Twin study links sleep consolidation to language development in early childhood

A study in the Aug. 1 issue of SLEEP suggests that poor sleep consolidation during the first two years of life may be a risk factor for language learning.  The longitudinal study involved 1,029 twins from the Quebec Newborn Twin Study.

Sleep consolidation was measured by parental report at 6, 18 and 30 months of age.  Language skills were measured with the MacArthur Communicative Development Inventory at 18 and 30 months, and with the Peabody Picture Vocabulary Test at 60 months.

Results show that the day/night sleep ratio decreased significantly from 6 to 30 months of age.  Children with language delays at 60 months had less mature sleep consolidation at both 6 and 18 months than children without delays and those with transient early delays.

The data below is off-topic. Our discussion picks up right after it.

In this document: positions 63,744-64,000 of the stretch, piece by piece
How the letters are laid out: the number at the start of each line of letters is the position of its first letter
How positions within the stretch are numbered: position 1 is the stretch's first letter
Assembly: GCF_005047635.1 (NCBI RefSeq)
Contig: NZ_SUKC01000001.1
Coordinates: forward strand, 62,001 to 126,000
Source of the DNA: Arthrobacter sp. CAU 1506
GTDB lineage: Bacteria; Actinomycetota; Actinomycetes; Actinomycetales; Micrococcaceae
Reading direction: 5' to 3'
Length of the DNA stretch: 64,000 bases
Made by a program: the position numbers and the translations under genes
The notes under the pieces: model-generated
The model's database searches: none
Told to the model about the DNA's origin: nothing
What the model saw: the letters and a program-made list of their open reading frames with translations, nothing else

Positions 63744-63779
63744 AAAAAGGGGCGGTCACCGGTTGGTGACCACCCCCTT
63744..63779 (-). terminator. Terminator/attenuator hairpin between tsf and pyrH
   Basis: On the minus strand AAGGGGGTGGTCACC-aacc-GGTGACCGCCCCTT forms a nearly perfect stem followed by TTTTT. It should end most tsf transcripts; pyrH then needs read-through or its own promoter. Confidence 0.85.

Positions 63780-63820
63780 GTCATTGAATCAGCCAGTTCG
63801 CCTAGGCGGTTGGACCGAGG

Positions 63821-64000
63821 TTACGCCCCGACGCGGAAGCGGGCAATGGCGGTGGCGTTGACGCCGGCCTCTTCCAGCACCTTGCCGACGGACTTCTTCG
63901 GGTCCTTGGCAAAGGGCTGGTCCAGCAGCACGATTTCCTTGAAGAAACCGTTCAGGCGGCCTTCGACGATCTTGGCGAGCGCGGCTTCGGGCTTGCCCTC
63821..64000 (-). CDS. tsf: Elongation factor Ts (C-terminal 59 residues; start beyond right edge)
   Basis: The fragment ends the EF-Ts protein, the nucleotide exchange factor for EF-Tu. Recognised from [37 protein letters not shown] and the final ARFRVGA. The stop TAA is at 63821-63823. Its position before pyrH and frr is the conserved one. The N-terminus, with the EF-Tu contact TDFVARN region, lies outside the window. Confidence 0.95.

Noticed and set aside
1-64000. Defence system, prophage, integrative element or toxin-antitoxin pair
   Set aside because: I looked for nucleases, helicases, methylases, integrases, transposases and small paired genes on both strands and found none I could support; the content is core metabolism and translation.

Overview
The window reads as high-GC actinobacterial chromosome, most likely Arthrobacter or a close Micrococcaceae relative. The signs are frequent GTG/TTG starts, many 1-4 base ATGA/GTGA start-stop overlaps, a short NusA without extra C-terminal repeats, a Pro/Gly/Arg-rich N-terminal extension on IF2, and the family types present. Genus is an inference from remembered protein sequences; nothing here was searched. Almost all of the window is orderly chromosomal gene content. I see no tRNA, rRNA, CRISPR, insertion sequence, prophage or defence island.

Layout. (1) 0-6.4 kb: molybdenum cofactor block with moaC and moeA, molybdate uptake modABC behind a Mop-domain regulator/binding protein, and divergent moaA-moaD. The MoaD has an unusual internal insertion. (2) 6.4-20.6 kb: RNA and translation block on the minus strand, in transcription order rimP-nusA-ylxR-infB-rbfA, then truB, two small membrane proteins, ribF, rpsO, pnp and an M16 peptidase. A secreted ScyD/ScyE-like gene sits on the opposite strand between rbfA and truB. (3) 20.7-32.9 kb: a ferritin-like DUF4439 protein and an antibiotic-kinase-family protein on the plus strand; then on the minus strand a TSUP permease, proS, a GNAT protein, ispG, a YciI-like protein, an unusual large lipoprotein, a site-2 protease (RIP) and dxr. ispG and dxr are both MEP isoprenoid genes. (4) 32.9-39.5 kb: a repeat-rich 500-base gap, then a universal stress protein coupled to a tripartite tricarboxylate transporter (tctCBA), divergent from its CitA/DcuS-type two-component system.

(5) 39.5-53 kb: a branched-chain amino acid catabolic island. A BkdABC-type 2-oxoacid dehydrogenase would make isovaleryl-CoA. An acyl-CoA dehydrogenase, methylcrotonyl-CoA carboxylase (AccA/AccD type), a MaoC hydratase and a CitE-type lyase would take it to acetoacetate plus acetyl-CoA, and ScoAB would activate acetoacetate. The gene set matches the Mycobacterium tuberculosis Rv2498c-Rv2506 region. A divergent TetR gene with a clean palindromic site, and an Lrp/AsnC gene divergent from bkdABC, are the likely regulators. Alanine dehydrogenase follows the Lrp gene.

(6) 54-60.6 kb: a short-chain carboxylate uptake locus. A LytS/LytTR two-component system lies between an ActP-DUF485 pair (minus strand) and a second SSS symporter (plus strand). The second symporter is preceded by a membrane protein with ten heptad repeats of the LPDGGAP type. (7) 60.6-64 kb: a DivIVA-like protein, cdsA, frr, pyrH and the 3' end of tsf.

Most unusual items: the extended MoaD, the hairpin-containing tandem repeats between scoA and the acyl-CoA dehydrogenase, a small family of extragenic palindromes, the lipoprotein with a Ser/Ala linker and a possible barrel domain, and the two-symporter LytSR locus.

Genetic analyses found that the sleep ratio at 6 months of age was highly heritable (64%).  It also predicted language learning at 18 months and 30 months, mainly through additive genetic influences.  At 18 months, the sleep ratio was mainly due to shared environment influences (58%) and predicted language learning at 60 months.

2011-08-03T00:00:00+00:00 August 3rd, 2011|Research|